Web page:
This morning it was raining. Just beyond a drizzle, nothing close to a downpour. Enough that when we left the hotel and began looking for the pastry shop Hannah had spotted down the street, we ran back for our umbrellas. The girls found theirs, but mine seemed to have vanished. If I ever actually put it in the bag. Packing has always been a last minute endeavor for me, so an umbrella may or may not make the trip. Looked like this time, it didn’t.
This was our first trip to Paris, and the iconic tourist destinations seemed like they should be paid their respects. So, after a side trip to the Apple store to replace John’s computer power cord that was fried during that sparking, snapping thing earlier that tripped the breaker in our room, and another to the train station to get tickets for our trip to the Alps tomorrow, we set off for the Eiffel Tower.
As we walked past the young men selling plastic keychain replicas of Gustave Eiffel’s most known work and stepped over puddles, I thought this was the perfect touristy morning. The sun warmed us as we stopped at the stands selling souvenir tchotchkys, the girls looking through postcards and junk to send home to their friends. On a whim, I bought an overpriced red travel umbrella with little Eiffel Towers on it, since mine seemed to have gone AWOL between taking it from the coat closet and putting it into the suitcase.
As we approached the base, I looked out over the buildings across the Seine. Dark grey storm clouds dropped rain in another part of the city to the Northwest. We stopped several time to add our own photos to the world of a metal tower with blue sky and wispy clouds. I always love looking up at tall things like towers, light houses, or even tall buildings standing alone when the clouds are streaming past, creating the illusion of the building itself flying through space.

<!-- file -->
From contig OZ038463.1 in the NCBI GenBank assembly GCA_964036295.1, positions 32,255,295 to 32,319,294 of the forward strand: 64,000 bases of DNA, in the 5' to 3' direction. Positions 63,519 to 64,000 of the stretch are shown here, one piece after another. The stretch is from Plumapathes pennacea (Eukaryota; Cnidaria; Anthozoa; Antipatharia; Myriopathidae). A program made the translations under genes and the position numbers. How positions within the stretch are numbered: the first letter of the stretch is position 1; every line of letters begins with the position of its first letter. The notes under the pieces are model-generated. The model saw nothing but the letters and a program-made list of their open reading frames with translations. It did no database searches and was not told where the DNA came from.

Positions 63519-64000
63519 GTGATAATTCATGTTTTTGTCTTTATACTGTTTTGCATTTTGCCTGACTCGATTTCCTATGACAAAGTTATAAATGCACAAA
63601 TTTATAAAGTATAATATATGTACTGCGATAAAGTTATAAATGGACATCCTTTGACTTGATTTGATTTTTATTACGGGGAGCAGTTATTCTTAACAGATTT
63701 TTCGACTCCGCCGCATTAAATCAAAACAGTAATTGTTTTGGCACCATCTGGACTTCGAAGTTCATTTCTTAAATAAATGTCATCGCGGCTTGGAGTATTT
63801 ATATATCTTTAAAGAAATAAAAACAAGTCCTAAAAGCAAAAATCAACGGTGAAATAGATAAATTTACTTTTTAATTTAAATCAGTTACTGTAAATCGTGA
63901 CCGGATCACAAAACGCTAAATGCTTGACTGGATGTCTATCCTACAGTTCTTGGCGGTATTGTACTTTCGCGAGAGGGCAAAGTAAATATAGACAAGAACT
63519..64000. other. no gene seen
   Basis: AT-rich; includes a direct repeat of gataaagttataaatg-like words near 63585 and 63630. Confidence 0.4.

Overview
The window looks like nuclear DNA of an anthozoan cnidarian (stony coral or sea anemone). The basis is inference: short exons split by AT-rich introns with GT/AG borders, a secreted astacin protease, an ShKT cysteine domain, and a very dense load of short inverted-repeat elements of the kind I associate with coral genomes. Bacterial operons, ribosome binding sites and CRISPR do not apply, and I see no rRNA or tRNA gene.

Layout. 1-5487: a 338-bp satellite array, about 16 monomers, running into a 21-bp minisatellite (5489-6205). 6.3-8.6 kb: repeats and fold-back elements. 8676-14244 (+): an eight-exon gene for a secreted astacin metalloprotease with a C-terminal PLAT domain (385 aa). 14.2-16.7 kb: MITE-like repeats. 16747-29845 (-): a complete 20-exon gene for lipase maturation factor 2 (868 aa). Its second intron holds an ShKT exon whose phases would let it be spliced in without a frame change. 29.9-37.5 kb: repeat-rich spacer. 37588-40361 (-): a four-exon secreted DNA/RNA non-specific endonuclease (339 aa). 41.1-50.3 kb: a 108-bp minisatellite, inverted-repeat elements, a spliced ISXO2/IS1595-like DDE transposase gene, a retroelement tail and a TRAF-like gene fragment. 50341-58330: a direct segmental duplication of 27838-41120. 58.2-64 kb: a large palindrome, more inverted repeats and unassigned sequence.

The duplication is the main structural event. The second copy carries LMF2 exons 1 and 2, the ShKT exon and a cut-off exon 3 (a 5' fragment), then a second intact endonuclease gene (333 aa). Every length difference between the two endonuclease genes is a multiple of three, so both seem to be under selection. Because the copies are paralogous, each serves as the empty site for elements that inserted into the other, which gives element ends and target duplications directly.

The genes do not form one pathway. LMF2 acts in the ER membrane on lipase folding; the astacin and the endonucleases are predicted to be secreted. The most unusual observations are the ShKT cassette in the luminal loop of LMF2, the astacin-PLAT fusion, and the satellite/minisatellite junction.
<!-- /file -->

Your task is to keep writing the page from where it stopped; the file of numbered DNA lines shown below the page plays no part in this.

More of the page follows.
The rain hit us the same time as the wind, just as we stepped under the flared base, an instantaneous shift. A tower of open metal beams doesn’t offer much protection from either. Umbrellas came out, including my little red one with images of the tower overhead sprinkled across the top. The wind pushed the rain sideways, standing behind the umbrella, rather than under it,was best. A crowd gathered against a building by the Ouest leg, huddled tight to the front, four Gills wearing umbrellas joining them.
Tourists scattered as I held by camera behind my umbrella with me. Gusts of water laden wind soaked our pant legs, spray curled and drifted behind the umbrellas curved against its impact. I wondered about the people on the observation deck, and how we’d been talking about going up seconds before the squall.
As abruptly as it came, it was gone. Blue sky broken with wispy white and calm, if humid, air. The bodies compressed against the wall relaxed and drifted apart, easing into the sun. I closed away my red umbrella dotted with gold Eiffel Towers and gently shook the water from it, knowing I’d found a new traveling friend.
Related Photos: Paris